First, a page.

WASHINGTON (REUTERS) - US President Donald Trump may turn to Mr Rudy Giuliani to defend him against possible impeachment over his role in last week's violent siege of the US Capitol, according to two people familiar with the matter.
One of the sources, an outside adviser to the White House, said Mr Giuliani was expected to play a lead role in any impeachment effort. The other source familiar with the situation said Mr Giuliani, a personal attorney of the president, would likely provide the kind of representation Mr Trump wants.
Mr Giuliani, 76, led the legal team that tried unsuccessfully to overturn Mr Trump's election defeat. It failed to produce any evidence of significant fraud and lost dozens of court cases in key battleground states and at the Supreme Court before President-elect Joe Biden's victory was confirmed.
Mr Giuliani's own reputation was battered during the often chaotic legal campaign. In one news conference, brown dye dripped down his face as he laid out false claims of election fraud, and he was ridiculed for another event held in the parking lot of a Pennsylvania landscaping company next to a sex shop.
The former mayor of New York City did not respond to requests for comment on his role in a possible impeachment trial, and the White House declined to comment.
Democratic members of the House of Representatives are expected to introduce articles of impeachment this week, accusing Mr Trump of inciting a mob of his supporters to storm the US Capitol last Wednesday.
If the House votes to impeach Mr Trump, he would then face a trial in the Senate. While a House vote could come quickly, Senate Majority Leader Mitch McConnell has suggested that there would be no Senate trial until after Mr Trump leaves office.
House Majority Whip James Clyburn also said on CNN that lawmakers might wait to send the impeachment article to the US Senate for a trial to give Congress time to approve Mr Biden's Cabinet nominees and other agenda items.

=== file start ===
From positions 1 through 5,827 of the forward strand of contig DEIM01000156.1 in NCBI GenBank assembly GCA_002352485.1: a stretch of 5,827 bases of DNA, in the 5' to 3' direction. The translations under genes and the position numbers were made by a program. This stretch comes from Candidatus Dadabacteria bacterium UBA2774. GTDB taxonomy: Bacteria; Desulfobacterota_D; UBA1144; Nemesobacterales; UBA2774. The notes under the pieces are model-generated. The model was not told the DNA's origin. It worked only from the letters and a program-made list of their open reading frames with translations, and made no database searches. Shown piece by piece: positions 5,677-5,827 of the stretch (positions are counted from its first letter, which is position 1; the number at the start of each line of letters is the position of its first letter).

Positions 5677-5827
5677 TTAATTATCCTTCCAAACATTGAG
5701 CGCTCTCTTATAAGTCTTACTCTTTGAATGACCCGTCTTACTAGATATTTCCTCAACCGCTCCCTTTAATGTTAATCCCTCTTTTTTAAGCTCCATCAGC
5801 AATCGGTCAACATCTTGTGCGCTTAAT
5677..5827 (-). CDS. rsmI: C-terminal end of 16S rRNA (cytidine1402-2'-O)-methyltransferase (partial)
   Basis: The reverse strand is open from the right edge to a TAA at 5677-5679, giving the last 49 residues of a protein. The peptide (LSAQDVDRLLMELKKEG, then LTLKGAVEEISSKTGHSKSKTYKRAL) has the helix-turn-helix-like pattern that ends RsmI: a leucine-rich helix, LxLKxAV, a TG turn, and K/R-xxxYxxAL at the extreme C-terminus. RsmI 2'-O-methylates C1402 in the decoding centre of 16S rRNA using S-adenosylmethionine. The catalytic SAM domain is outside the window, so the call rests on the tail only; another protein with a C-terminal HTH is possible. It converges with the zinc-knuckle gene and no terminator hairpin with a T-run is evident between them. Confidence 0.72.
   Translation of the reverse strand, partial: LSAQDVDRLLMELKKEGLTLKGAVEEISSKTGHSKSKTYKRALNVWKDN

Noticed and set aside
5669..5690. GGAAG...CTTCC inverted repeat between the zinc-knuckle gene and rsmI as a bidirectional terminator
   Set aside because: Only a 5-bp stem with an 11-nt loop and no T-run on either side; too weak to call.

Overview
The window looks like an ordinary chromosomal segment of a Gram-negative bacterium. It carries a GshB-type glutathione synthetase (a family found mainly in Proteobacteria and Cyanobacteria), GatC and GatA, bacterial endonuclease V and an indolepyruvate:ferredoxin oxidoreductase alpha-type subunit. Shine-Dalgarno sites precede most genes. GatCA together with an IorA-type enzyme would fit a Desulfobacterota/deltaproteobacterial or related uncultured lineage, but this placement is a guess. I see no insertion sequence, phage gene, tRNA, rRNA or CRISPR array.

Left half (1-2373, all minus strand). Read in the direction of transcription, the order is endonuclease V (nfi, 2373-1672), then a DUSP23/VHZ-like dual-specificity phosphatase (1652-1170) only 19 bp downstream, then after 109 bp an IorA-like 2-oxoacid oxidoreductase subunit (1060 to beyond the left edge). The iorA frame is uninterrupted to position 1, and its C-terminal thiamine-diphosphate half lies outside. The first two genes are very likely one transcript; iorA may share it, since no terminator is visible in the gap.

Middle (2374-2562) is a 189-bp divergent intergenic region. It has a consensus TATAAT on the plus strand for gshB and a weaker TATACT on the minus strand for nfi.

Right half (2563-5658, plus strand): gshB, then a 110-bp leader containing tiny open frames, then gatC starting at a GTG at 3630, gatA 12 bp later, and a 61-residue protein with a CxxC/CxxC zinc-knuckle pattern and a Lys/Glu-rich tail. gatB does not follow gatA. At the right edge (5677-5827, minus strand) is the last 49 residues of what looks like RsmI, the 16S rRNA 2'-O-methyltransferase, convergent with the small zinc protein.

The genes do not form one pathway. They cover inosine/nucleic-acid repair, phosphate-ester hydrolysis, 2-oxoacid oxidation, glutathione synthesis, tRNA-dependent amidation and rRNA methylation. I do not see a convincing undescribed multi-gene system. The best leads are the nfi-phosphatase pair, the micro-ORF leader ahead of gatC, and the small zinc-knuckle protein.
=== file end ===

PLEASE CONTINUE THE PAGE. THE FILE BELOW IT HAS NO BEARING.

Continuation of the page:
Mr Trump's choice of lawyers to defend him may be limited.
He has had trouble attracting top-notch legal talent dating back to former Special Counsel Robert Mueller's probe of Russian interference in the 2016 presidential election, and the widespread condemnation of the violence at the Capitol may discourage others from signing up.
White House counsel Pat Cipollone helped lead the defence team during an impeachment trial last year, when MR Trump was accused of abusing his power by asking Ukraine's government to announce investigations to discredit Mr Biden, his Democratic political rival.
But Mr Cipollone considered resigning last week after the siege at the Capitol, according to a source, and he and other White House lawyers will be out of their jobs anyway when Mr Trump leaves office on Jan 20.
Longtime personal lawyers for Mr Trump such as MR Jay Sekulow are not expected to defend the president, people familiar with the matter said, although Mr Sekulow has been involved in everything from the Mueller probe to the impeachment over Ukraine to fighting a subpoena for Mr Trump's tax returns.
Dr Alan Dershowitz, the Harvard Law professor emeritus who argued as part of the defence in Mr Trump's impeachment trial last year, told Reuters on Friday that he would be honoured to help defend Mr Trump given the First Amendment issues, if asked.
But on Sunday, he said he had not made a decision. He also said he did not think there would be a meaningful role for a lawyer this time around, with a quick impeachment in the House and unlikely trial in the Senate.
Mr Giuliani has been an outspoken Mr Trump supporter since his first run for president. He became a personal lawyer for him during the Mueller probe, which found that Mr Trump impeded the investigation but stopped short of concluding he had committed a crime.
Mr Giuliani's own pressure on Ukraine helped lead to Mr Trump's impeachment trial last year and he also played a role in events leading to the violence at the Capitol, which led to the deaths of five people, including a police officer.
At a rally before the riot, Mr Trump repeated his false claim that he had won the election and told supporters to march to the Capitol and "stop the steal." Mr Giuliani also gave a speech at the rally, saying, "Let's have trial by combat." Some lawmakers have said Mr Giuliani should be disbarred.
Other lawyers who defended Mr Trump in the earlier impeachment including Mr Ken Starr, Ms Jane Raskin and Mr Robert Ray would not say whether they would do so again.
Mr Ray, a former independent counsel, said he saw inciting violence as a viable legal theory, but that Mr Trump's defence would likely be that he was trying to make a political point, not harm anyone or incite violence.
"Reasonable people could disagree about that," said Mr Ray. But, he added, going forward with impeachment was "not in the country's best interest."